2984FO Freedom Lettuce Mix OG An inspiring mix with plenty of surprises, this gene pool was created by Morton in what he called the “Hell’s Half-Acre lettuce trial” identifying those varieties most disease resistant and crossing them with his best-tasting varieties to select and recombine for excellent traits. Contains exceptional material including some experimental forms that would stand on their own as named varieties. Morton invites growers and breeders to work with this mix to create new varieties for their farms or for the general public, while stipulating that nothing derived from it may be patented or protected from others’ use in any way. This strategy, originated by software developers, is now known as copyleft (as opposed to traditional copyright). Morton has adopted it to keep his varieties and their derivatives in the public domain as a protected commons. Seeds as nature’s software! See wwwgnu.org/philosophy/philosophy.html. for more information on copyleft. These days freedom is a rather slippery concept and many things are being done in its name that I don’t approve, but copyleft has the potential to return to free use such shared resources as our plant heritage that rightfully belong to all of us. As Morton proclaims, “Adaptive breeding cannot occur under a system of restrictive ownership.” Open-pollinated.

And finally, today’s garden photo: Fedco Harris Model parsnips still green on January second.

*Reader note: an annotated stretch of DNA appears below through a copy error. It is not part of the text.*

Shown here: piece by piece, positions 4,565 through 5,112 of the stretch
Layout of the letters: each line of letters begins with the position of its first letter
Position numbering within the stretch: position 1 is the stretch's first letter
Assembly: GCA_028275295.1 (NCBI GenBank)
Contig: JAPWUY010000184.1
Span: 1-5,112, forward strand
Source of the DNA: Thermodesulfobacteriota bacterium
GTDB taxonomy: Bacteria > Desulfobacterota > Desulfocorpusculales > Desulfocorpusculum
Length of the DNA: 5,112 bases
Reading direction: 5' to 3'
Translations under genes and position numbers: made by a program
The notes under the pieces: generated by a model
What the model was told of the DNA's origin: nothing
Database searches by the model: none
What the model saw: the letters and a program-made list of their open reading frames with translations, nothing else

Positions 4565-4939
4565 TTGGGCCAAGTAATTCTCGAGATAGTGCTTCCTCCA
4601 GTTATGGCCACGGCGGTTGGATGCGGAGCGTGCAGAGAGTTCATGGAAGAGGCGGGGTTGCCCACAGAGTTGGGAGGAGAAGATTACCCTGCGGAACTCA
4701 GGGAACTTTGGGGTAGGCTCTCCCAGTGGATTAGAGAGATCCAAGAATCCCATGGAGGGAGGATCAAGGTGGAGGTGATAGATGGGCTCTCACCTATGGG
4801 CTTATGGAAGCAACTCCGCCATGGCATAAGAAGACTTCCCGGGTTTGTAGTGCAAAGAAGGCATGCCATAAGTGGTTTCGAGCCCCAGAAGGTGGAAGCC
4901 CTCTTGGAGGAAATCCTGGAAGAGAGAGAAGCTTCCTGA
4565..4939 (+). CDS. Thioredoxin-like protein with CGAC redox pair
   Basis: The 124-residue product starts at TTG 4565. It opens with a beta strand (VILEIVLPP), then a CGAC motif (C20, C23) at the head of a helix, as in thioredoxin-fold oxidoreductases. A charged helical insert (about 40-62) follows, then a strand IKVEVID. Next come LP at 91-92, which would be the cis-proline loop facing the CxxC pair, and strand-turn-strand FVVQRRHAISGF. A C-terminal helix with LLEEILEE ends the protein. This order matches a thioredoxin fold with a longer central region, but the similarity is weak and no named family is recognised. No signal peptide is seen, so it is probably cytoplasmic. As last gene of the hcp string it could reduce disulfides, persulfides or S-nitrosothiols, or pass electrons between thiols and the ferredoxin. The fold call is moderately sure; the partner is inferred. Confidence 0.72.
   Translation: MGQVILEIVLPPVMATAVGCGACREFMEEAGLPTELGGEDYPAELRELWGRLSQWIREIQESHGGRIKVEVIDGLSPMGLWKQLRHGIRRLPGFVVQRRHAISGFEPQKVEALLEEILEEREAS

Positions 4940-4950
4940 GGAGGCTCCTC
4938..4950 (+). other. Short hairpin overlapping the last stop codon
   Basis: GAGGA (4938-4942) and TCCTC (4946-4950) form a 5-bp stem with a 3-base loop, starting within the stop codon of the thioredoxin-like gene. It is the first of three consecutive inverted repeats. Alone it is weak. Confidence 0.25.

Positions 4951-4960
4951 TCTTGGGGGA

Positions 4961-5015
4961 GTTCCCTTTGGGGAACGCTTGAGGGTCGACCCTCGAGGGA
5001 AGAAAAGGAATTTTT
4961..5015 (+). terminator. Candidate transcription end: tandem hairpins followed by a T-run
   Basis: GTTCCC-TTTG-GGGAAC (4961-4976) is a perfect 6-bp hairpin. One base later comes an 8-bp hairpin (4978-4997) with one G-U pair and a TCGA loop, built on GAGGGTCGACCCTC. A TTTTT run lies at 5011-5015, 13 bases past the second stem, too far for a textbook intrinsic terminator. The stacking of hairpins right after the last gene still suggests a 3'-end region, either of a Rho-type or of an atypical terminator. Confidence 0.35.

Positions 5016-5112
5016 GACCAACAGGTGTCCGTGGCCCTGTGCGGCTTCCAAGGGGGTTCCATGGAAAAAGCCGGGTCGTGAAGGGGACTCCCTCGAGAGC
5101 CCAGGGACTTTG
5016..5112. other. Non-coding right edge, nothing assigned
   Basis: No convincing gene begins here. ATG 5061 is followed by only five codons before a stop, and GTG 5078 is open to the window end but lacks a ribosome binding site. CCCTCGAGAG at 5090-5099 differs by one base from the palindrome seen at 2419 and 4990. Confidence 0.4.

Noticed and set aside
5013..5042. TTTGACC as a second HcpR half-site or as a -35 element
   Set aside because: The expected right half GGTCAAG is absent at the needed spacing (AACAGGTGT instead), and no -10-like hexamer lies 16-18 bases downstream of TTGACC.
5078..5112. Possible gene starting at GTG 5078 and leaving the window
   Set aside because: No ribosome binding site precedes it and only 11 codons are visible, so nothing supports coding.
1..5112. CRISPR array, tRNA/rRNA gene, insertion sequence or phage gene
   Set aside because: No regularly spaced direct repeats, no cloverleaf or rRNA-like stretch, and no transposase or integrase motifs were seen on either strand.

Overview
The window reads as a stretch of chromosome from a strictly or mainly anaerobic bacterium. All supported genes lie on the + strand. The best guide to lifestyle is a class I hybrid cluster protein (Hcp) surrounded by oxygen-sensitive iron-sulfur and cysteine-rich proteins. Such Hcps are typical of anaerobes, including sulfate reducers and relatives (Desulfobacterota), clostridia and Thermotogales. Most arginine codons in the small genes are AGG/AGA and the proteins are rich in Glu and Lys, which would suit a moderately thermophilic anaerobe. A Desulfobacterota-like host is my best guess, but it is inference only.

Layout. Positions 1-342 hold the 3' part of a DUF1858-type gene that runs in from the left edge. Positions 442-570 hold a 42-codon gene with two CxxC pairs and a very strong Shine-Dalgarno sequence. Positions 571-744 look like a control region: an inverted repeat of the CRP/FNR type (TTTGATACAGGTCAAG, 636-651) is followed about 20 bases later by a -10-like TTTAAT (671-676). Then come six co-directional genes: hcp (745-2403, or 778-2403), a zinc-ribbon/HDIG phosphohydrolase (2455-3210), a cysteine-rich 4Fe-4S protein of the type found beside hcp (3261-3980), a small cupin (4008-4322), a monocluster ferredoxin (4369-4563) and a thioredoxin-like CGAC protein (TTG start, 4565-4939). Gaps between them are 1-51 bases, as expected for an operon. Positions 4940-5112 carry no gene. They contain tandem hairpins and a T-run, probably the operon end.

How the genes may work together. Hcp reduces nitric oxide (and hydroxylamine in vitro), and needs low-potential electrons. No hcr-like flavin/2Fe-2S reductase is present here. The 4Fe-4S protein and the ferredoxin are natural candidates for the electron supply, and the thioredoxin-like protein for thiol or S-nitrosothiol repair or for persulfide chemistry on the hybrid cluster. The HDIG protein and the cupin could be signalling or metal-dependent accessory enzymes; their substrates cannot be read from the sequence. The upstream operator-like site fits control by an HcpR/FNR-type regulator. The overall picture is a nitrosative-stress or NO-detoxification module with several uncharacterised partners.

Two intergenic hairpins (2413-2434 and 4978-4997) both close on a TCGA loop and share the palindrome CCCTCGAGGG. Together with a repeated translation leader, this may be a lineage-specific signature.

2984FO Freedom Lettuce Mix OG An inspiring mix with plenty of surprises, this gene pool was created by Morton in what he called the “Hell’s Half-Acre lettuce trial” identifying those varieties most disease resistant and crossing them with his best-tasting varieties to select and recombine for excellent traits. Contains exceptional material including some experimental forms that would stand on their own as named varieties. Morton invites growers and breeders to work with this mix to create new varieties for their farms or for the general public, while stipulating that nothing derived from it may be patented or protected from others’ use in any way. This strategy, originated by software developers, is now known as copyleft (as opposed to traditional copyright). Morton has adopted it to keep his varieties and their derivatives in the public domain as a protected commons. Seeds as nature’s software! See wwwgnu.org/philosophy/philosophy.html. for more information on copyleft. These days freedom is a rather slippery concept and many things are being done in its name that I don’t approve, but copyleft has the potential to return to free use such shared resources as our plant heritage that rightfully belong to all of us. As Morton proclaims, “Adaptive breeding cannot occur under a system of restrictive ownership.” Open-pollinated.